# Extracting time scales information from empirical cumulative distribution function

I have a stochastic process (a Markov chain actually) that has two absorbing states. I am using a difference equation to calculate the first passage time to either of the absorbing states. There are several parameters in the equation.

For set of parameters, the empirical cumulative distribution function looks like the following: whose probability density function will only one peak. For another set of parameters, I will have: whose PDF will be the superposition of "two distributions", meaning having two peaks.

My question is, is there a "reliable"/"good" algorithms/methods to infer the number of distributions, the statistics of each of the well (or not so well) separated distribution?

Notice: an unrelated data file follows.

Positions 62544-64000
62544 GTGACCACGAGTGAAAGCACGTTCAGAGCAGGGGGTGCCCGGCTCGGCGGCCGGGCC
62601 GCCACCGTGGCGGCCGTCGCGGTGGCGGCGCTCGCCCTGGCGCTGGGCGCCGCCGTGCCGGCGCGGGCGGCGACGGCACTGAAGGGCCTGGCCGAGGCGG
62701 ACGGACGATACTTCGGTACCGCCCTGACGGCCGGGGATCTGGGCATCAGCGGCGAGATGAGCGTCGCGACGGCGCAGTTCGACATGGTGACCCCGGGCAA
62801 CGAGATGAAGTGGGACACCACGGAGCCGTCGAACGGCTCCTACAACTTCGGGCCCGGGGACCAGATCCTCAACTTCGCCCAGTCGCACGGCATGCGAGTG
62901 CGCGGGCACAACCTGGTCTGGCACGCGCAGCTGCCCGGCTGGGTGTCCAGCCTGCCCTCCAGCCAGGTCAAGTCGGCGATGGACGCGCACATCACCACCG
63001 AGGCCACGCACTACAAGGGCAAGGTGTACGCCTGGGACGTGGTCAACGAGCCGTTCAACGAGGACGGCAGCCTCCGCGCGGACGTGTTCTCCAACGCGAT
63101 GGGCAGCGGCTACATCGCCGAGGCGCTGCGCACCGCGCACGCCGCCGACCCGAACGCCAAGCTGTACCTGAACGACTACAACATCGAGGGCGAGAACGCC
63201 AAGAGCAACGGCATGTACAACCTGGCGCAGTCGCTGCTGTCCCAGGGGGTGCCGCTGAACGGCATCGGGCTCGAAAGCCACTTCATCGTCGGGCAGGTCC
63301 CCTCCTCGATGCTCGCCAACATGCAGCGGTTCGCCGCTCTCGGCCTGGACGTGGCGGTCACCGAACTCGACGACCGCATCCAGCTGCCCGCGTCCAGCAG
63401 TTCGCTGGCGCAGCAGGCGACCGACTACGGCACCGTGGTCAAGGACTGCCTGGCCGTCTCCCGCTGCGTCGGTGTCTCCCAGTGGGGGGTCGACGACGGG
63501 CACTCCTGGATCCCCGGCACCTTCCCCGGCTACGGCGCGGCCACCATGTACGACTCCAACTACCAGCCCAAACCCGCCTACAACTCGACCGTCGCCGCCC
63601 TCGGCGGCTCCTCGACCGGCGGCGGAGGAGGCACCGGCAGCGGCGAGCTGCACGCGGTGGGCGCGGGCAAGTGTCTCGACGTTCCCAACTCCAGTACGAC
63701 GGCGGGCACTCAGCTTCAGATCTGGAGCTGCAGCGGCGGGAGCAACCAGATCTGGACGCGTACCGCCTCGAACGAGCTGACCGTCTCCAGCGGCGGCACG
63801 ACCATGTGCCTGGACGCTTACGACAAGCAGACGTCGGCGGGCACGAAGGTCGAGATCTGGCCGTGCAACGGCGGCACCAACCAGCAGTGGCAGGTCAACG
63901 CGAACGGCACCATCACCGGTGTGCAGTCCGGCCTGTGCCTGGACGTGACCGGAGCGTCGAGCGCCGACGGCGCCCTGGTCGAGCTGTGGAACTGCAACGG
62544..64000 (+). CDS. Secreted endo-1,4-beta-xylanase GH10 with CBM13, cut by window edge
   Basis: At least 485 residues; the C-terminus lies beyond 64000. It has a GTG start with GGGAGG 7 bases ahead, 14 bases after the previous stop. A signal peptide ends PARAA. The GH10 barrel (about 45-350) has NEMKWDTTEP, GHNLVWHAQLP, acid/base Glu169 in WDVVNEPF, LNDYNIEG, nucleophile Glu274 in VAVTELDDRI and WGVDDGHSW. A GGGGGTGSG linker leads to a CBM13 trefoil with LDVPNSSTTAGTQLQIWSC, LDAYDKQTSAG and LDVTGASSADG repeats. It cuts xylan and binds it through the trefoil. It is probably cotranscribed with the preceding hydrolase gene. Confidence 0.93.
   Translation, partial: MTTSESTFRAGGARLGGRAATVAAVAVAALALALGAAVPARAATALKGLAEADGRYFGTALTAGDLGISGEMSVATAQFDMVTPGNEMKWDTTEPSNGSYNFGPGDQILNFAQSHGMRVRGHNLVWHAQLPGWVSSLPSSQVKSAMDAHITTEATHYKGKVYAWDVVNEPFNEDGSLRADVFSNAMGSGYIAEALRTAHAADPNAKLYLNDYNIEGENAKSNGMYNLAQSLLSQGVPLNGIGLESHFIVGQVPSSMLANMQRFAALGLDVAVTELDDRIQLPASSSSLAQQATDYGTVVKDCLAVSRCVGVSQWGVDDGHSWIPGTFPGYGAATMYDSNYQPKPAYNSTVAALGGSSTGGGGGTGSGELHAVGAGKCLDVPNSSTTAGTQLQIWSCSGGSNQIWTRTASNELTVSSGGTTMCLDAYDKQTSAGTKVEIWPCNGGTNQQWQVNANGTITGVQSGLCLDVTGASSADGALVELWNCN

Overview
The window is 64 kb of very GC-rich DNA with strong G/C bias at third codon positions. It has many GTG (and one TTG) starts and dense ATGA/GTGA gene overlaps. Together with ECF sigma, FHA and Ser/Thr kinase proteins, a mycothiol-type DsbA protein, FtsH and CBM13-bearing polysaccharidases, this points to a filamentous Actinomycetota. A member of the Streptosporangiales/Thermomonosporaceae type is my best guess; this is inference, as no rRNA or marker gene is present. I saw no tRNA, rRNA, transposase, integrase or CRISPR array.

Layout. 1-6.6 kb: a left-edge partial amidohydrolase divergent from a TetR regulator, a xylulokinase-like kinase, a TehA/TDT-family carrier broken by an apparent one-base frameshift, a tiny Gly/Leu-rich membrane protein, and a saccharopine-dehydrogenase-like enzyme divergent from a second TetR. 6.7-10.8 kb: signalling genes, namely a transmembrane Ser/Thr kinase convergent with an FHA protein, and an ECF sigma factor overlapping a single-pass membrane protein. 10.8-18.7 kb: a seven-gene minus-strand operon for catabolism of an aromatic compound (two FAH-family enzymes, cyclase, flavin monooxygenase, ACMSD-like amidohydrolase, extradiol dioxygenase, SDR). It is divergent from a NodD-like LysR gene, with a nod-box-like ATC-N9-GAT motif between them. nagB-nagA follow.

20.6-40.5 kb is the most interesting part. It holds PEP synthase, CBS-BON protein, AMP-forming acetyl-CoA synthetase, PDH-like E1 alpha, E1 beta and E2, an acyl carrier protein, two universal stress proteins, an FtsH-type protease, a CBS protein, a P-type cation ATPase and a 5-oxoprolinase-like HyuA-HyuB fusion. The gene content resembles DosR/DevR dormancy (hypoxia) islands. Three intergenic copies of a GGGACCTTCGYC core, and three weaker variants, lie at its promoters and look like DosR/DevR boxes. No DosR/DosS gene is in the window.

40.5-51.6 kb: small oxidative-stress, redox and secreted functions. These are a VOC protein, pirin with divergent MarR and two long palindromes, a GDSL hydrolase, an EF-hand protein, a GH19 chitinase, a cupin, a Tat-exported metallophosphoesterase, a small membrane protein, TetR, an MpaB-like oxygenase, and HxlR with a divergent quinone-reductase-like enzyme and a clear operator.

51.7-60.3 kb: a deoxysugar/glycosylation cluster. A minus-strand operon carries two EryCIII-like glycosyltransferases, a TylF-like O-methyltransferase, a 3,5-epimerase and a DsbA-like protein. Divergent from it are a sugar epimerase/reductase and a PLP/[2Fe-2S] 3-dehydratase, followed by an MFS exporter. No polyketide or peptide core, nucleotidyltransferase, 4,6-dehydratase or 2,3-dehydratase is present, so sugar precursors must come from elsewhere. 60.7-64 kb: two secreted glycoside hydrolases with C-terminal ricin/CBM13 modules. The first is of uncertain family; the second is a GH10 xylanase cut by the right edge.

By taking differences of the cumulative distribution function $F$, you can find the probability density function $p$. What you're looking for are local maxima of $p$; from your second plot, it looks like there is one big maximum at $t = 7$ and another at $t \approx 1200$. You can spot these from the CDF directly as inflection points, where $F$ goes from being convex to being concave.
If you want to say more about the statistics of the consensus time $\tau$, you can reasonably guess that your PDF is of the form
$p(t) = (1-\lambda)q(\tau; \theta_1) + \lambda q(\tau; \theta_2)$
where $q$ is a unimodal distribution depending on some parameters $\theta$. Then you can try and find a best value of $\theta_1$, $\theta_2$ and $\lambda$. For example, $q$ could be the hitting time PDF for the gambler's ruin problem, and the parameters $\theta$ represent the fairness of the game and the gambler's initial capital.